(Here’s Todd Manning’s review of the new album by California’s Black Sheep Wall, which will be released on February 26th by Silent Pendulum Records.)
To say that the Sludge and Doom genres are oversaturated might be a bit of an understatement. There’s a lot of good stuff out there, but there’s only so much Sabbath-worship and weed fetish one can listen to before it all starts to blend together. On the other hand, L.A.-based Sludge band Black Sheep Wall have always stood apart, with a sound that pulls from a wide range of influences.
Songs for the Enamel Queen is the group’s first full-length in nearly five years and it’s a motherfucker, there’s just no other way to put. The album depicts a band and a mind on the edge, haunted by depression and addiction, and the 60-minute run time is nothing short of a harrowing journey.
photo by Alex Brown
Opening track “Human Shaped Hole” illustrates both the emotional intensity and the group’s originality to great effect. Sure, these guys are insanely heavy, but the DNA isn’t dominated only by Black Sabbath, Electric Wizard, or any of the like. Instead, it sounds like they draw their inspirations from a myriad of unusual sources. The main riff here sounds more in the vein of classic Botch than anything one normally considers Sludge, yet the sonic density is still there. The low end is enormous, and they even throw in a moment or two of blasting as well. They eventually shift into a more traditional chug, and finally the song ends with some crashing chords, more Doom-oriented in origin.
“New Measures of Failure” takes this blueprint and greatly expands on it. Once again, the opening salvo leans toward an updated version of the weirder end of ‘90s Metalcore — think the criminally underrated Ire, Bloodlet, and Starkweather. And when things settle into more of a groove, it’s more Godflesh than EyeHateGod. But in about the time it took the opener to finish, this song dives headlong into a somewhat softer hypnotic section. This passage flirts with Post-Rock without ever losing its menace. When the distortion returns, a bludgeoning of monumental proportion occurs.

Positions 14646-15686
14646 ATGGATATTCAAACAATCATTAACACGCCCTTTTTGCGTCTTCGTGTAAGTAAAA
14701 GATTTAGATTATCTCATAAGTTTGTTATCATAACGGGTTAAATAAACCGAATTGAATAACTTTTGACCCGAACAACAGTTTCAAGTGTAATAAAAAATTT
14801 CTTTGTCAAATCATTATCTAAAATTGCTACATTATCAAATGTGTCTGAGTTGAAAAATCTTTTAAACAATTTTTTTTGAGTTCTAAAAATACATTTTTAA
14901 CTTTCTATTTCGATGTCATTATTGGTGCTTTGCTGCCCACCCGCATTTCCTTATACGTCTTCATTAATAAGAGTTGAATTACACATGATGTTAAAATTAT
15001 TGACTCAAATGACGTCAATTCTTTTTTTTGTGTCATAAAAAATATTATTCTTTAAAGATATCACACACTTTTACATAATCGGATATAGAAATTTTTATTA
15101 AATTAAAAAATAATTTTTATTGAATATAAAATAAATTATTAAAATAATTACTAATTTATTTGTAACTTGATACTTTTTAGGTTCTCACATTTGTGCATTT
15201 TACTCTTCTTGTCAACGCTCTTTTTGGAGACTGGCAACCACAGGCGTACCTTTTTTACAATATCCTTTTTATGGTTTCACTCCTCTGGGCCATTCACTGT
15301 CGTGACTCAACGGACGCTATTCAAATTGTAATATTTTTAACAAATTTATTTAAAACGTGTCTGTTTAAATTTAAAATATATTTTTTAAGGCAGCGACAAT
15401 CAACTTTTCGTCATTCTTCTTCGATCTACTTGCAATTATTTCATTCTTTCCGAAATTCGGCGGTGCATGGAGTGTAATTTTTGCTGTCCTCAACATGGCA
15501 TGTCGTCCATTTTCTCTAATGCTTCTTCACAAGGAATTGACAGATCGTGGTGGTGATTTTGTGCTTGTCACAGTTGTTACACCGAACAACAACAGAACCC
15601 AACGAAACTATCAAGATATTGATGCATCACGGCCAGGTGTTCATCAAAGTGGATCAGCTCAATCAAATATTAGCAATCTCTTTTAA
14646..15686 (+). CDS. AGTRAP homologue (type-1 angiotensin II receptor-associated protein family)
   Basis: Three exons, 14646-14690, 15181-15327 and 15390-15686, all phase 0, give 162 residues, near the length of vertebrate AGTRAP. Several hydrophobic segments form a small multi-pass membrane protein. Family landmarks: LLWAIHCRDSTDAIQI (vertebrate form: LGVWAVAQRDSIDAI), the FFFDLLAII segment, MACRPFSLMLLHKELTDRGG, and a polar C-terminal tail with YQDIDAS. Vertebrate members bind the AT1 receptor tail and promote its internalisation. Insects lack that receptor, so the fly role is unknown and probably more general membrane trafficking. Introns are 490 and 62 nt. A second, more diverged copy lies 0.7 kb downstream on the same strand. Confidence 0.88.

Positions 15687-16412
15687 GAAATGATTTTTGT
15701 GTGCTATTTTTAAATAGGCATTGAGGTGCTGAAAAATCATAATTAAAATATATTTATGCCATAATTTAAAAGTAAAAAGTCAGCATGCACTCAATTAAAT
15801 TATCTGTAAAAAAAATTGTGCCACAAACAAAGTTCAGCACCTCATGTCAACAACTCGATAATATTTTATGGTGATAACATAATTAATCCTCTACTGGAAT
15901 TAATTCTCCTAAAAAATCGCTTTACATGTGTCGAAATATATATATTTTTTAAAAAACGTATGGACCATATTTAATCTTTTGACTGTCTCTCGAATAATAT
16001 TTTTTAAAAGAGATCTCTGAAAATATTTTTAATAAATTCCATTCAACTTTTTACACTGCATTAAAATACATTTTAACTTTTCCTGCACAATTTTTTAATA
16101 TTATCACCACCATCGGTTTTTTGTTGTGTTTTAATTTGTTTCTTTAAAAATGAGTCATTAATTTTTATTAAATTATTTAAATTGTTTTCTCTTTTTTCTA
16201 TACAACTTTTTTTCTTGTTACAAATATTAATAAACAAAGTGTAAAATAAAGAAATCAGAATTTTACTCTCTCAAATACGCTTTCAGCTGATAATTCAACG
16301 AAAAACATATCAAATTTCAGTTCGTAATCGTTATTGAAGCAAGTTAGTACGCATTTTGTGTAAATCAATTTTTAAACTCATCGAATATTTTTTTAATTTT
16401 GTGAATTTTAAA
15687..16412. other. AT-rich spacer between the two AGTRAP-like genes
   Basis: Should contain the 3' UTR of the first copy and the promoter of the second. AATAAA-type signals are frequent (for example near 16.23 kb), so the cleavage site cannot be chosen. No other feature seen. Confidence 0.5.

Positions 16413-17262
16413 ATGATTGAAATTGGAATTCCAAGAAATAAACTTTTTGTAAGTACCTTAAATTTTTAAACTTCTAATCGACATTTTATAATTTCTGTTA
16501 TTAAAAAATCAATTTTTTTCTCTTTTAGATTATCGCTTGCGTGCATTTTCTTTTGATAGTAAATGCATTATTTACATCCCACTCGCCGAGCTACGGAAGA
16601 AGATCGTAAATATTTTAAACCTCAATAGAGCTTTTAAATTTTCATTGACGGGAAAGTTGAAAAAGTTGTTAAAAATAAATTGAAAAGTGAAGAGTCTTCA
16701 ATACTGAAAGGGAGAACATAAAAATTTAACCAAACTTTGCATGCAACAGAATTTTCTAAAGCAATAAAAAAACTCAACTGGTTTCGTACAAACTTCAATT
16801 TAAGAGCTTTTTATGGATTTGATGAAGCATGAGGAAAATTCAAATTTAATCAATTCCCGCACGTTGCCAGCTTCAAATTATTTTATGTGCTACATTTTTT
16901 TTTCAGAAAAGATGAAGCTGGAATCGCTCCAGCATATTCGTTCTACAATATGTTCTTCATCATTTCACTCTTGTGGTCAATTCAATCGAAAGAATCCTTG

This track brings up another important aspect of Black Sheep Wall’s sound — Brandon Gillichbauer’s vocals and lyrics. After the group runs through some truly vicious and noisy Doom, he screams (rather audibly):
“I hope I make you embarrassed
I hope you’re afraid
I hope you keep me a secret
I hope you’re ashamed”
While a lot of Metal sings about addiction and depression, there’s something particularly poignant about Black Sheep Wall. Their negativity doesn’t just seem like business as usual, this shit hurts. The album seems to document a really dark period, hopefully one that has passed.
This song is followed up by the one-two punch of “Concrete God” and “Ballad of a Flawed Animal”. The former hints at the unpredictability of Noise Rock, but with interesting melodic flourishes. It also bounces in and out of a nice Isis-like groove. The latter opens with the group walking a tightrope between structures of chaos — bouts of what sounds like improvisational noise spar with vicious Sludge passages. They eventually err on the side of brutal riffing, and we are all the more punished for it.
The final trio of songs all break the ten-minute mark and show what an expansive sound Black Sheep Wall possesses. “Ren” bludgeons much like its predecessors, but then halfway through the volume drops and Gillichbauer screams over clean guitars while being accompanied by a melodic trumpet line. This might sound weird in print but it completely works, the trumpet giving the affair a sense of sadness and despair. This is followed by “Mr. Gone”, which hints at Post-Rock in moments of heavily-effected guitar beauty, but most of the tune sounds like a body being dragged through a gutter of broken glass.
The album closes with “Prayer Sheet for Wound and Nail”. This song, while still incredibly heavy, seems much more somber in tone. There is real pain here. For all of Metal’s obsession with the dark side of life, few have the power to remind the listener just how real the subject matter can be. This band and album are like a curtain being pulled away, every bit as heavy and dark as any band out there, but also vulnerable, like a raw nerve. In all honesty, I’ve played in bands that can barely hold things together, and it feels like that’s what is going on here. Here’s to hoping Black Sheep Wall can ride this thing until the wheels fall off. My heart goes out to them.